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New Bauer device could protect against brain damage

Last Updated Sep 20, 2017 at 5:15 pm MST

Bauer's "NeuroShield" device, aimed at preventing sport derived concussions, is displayed at a press conference in Toronto on Wednesday, September 20, 2017. The NeuroShield collar is worn around the neck and applies a slight pressure that increases blood volume in the veins around the brain, helping to reduce movement of the brain inside the skull. THE CANADIAN PRESS/Christopher Katsarov

Bauer has unveiled a new device that they say could protect against brain damage.

The sports equipment maker has teamed up with U.S.-based Q30 Innovations, which acquired commercial rights to the underlying technology for NeuroShield, to develop the collar-like device.

NeuroShield is worn around the neck, applying slight pressure, which increases blood volume in the veins around the brain, filling up some of the space, helping to reduce movement in the skull.

Dr. Julian Bailes, head of neurosurgery at the NorthShore University Health System in Chicago, told a news conference in Toronto, the human brain is tethered, but floating in about seven millimetres of spinal fluid.

 

“It moves inside the skull, it tears fibres, it results in severe forms of diffuse axonal injury, it causes contusions or bleeding in the brain or causes the lethal subdural hematoma from tearing of veins.”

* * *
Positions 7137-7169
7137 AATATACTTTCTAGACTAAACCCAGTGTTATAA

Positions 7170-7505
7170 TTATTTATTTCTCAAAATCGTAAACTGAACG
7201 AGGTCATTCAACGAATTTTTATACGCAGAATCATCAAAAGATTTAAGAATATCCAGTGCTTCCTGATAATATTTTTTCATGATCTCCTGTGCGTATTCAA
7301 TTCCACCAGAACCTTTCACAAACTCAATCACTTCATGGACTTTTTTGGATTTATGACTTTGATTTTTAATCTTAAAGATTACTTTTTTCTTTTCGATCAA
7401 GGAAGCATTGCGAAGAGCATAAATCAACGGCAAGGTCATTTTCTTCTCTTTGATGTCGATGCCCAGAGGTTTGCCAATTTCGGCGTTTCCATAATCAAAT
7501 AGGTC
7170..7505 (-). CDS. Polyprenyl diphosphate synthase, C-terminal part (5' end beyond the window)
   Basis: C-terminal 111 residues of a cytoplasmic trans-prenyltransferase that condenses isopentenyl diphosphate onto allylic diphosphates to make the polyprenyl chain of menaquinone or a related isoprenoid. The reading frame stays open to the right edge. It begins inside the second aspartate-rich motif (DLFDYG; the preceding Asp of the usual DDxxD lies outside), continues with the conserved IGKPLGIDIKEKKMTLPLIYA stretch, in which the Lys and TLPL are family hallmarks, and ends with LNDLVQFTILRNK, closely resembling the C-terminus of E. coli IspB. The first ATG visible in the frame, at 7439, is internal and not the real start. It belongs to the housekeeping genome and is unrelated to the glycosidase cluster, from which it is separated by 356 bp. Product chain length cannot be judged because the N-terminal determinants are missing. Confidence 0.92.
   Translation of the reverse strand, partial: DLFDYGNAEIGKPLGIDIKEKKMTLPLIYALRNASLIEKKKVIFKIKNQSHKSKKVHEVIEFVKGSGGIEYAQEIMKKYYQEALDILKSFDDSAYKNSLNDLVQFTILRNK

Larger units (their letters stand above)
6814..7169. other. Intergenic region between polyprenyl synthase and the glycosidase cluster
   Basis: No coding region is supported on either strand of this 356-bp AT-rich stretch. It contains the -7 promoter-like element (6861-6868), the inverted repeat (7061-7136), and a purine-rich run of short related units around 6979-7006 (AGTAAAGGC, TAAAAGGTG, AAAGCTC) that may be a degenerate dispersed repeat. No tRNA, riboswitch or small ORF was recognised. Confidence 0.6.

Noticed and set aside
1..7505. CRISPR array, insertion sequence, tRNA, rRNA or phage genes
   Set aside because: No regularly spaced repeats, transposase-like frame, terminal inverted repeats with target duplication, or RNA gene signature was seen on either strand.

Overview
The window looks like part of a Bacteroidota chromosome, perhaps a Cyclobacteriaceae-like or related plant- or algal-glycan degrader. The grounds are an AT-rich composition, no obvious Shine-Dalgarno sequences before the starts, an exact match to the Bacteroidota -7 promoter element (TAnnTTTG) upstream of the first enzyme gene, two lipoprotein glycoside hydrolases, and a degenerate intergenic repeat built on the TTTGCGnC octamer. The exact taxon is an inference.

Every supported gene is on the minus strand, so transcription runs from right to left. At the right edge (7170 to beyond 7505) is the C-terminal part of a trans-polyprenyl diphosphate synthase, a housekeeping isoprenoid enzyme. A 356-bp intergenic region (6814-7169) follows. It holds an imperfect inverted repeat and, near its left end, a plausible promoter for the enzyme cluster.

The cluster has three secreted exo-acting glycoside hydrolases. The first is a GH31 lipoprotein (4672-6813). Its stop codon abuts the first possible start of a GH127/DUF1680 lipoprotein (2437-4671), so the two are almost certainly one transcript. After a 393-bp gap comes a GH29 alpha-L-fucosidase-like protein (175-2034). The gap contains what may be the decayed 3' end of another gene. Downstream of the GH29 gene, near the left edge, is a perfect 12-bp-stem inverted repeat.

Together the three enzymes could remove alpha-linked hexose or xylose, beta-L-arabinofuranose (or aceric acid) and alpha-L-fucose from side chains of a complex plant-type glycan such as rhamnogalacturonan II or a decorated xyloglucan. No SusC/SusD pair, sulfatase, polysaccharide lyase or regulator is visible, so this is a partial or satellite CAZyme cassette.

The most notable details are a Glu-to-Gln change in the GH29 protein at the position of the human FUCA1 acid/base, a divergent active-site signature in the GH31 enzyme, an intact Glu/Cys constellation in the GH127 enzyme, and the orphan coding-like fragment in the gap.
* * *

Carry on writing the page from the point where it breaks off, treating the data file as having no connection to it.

The NeuroShield allows a slight increase of blood in the brain, which fills up some of the space, reducing movement in the skull.

The idea began when Dr. David Smith, former chief of medicine at Reid Hospital in Indiana, was inspired by the woodpecker’s ability to withstand high-energy impact without suffering brain damage.

Greg Myer, a sports medicine researcher at the Cincinnati Children’s Hospital has spent the last four years conducting studies on the product, he compares NeuroShield to a hose with a kink in it.

 

“Putting a kink in the hose … it creates an immediate backfill. It’s kind of (like) making an airbag for the brain.”

High school-aged football and soccer players who wore a NeuroShield had no significant structural brain changes. Those who didn’t don the collar had extensive damage over time. 

It’s not yet known whether the device can also prevent concussions. Determining that will require large groups of athletes to participate in studies, Myer said.

“It’s an important step forward, but we need to continue to do the research with this, looking at how this works on a larger scale across different athletes in different sports.”

 

The NeuroShield, available in eight sizes for children and adults aged seven and up, will retail in Canada for $199.